House Passes Bill Detailing Process to Fill U.S. Senate Vacancy
Mike Seals - February 23, 2021 10:42 pm
OKLAHOMA CITY – The Oklahoma House of Representatives today approved legislation outlining the process to fill a vacancy in the U.S. Senate if the need arises.
House Bill 2173, authored by Rep. Kyle Hilbert, R-Bristow, would allow the governor to fill a vacancy in the U.S. Senate with a temporary appointment until an election can occur. He started developing the legislation last session with Sen. Lonnie Paxton, but said the bill is even more important now because of the evenly-split partisan divide in the U.S. Senate.
“If a vacancy occurs in either of our state’s seats, not only does our state lose representation, but it also has broad national implications,” Hilbert said. “Oklahomans deserve to have full representation in D.C., and we must make provisions now in the event that this process is necessary.”
Forty-five states allow their governor to fill a U.S. Senate vacancy via temporary appointment. Currently, Oklahoma does not have any procedure in place to fill a vacancy, so a seat would sit empty until a special election or the next general election can occur. A special election under current law would take at least eight months to finish and cost taxpayers $1.2 million.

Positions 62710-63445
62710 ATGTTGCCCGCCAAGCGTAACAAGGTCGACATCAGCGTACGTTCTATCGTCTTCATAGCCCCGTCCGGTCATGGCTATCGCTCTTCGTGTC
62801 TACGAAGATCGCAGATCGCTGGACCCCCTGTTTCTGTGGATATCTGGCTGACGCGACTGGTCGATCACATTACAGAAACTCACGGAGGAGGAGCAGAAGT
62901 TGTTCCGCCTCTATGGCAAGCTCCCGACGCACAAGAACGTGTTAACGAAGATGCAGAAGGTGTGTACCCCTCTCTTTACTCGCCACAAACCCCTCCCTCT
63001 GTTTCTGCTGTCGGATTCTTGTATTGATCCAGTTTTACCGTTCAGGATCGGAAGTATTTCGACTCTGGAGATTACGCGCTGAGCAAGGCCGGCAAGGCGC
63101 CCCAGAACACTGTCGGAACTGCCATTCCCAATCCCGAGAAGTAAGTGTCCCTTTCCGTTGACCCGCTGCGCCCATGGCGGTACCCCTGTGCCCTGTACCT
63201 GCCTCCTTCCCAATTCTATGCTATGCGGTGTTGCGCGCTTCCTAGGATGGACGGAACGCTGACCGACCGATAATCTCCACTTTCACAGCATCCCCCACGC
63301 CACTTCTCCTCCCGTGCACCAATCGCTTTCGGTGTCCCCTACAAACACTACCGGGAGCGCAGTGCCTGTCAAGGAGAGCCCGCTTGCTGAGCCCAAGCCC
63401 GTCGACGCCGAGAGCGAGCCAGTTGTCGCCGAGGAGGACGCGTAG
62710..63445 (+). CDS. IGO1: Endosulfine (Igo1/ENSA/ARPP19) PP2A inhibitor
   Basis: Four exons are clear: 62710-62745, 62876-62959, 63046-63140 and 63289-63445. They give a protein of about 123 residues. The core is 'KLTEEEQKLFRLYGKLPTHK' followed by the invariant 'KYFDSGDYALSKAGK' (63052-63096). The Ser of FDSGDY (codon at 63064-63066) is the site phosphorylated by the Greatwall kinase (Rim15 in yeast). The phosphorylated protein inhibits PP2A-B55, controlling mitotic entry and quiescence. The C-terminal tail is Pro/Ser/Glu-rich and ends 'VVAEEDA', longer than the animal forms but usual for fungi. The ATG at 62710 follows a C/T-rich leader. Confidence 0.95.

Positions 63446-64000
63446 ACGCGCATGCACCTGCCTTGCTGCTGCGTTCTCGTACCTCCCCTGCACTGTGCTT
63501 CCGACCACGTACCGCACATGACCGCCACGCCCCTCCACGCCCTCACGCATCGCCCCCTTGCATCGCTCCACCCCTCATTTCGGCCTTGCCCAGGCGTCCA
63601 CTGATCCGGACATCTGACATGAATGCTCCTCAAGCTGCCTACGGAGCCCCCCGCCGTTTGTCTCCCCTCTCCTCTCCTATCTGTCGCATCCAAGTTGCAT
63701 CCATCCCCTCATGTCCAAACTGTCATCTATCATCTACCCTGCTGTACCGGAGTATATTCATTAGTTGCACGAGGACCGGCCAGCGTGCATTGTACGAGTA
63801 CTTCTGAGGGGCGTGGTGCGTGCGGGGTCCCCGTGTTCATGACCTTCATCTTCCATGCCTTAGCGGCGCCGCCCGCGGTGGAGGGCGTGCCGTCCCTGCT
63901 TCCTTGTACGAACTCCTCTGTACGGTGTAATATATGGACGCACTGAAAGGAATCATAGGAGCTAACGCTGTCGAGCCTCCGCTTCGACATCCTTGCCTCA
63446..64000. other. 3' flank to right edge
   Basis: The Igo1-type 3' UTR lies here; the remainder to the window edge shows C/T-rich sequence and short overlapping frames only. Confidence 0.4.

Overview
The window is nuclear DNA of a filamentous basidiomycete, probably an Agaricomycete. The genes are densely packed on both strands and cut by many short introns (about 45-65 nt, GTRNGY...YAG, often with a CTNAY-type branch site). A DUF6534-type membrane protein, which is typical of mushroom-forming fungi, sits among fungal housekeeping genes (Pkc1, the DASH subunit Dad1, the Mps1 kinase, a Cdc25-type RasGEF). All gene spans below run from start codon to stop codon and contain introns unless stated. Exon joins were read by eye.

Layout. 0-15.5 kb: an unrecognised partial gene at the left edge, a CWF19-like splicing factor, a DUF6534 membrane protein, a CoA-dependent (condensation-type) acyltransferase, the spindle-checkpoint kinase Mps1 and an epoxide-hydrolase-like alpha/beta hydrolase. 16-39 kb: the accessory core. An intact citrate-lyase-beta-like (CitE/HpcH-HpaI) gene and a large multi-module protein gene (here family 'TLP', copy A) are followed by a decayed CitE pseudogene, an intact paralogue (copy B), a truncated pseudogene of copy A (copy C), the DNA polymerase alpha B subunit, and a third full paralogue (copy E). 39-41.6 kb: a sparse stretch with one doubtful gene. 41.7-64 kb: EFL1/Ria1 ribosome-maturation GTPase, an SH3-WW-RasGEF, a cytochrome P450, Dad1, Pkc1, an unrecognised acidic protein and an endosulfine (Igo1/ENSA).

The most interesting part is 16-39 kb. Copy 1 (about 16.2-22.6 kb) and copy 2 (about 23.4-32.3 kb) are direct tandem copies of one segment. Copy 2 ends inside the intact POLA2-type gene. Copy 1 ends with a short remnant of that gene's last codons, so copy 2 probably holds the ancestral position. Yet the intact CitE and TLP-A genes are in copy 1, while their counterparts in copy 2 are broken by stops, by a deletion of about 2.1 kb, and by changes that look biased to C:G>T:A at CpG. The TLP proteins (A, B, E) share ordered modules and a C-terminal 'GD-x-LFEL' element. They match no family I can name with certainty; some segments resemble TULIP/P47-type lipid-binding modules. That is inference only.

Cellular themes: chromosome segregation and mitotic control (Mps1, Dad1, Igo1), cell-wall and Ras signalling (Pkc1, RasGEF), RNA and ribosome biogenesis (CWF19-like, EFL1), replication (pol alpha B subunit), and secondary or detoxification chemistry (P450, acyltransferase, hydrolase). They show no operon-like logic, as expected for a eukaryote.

The bill specifies that the empty seat must be filled by a person of the same political party as their predecessor. Article 5, Section 23 of the Oklahoma Constitution prohibits any sitting legislator from being appointed by the governor to any office or commission.
After former U.S. Senator Tom Coburn announced he would step down from his seat in Jan. 2014, the seat remained empty until U.S. Senator James Lankford was elected in a special election in Nov. 2014 to fill the remainder of Coburn’s term.
Having passed the House 54-42, HB 2173 now proceeds to the Senate.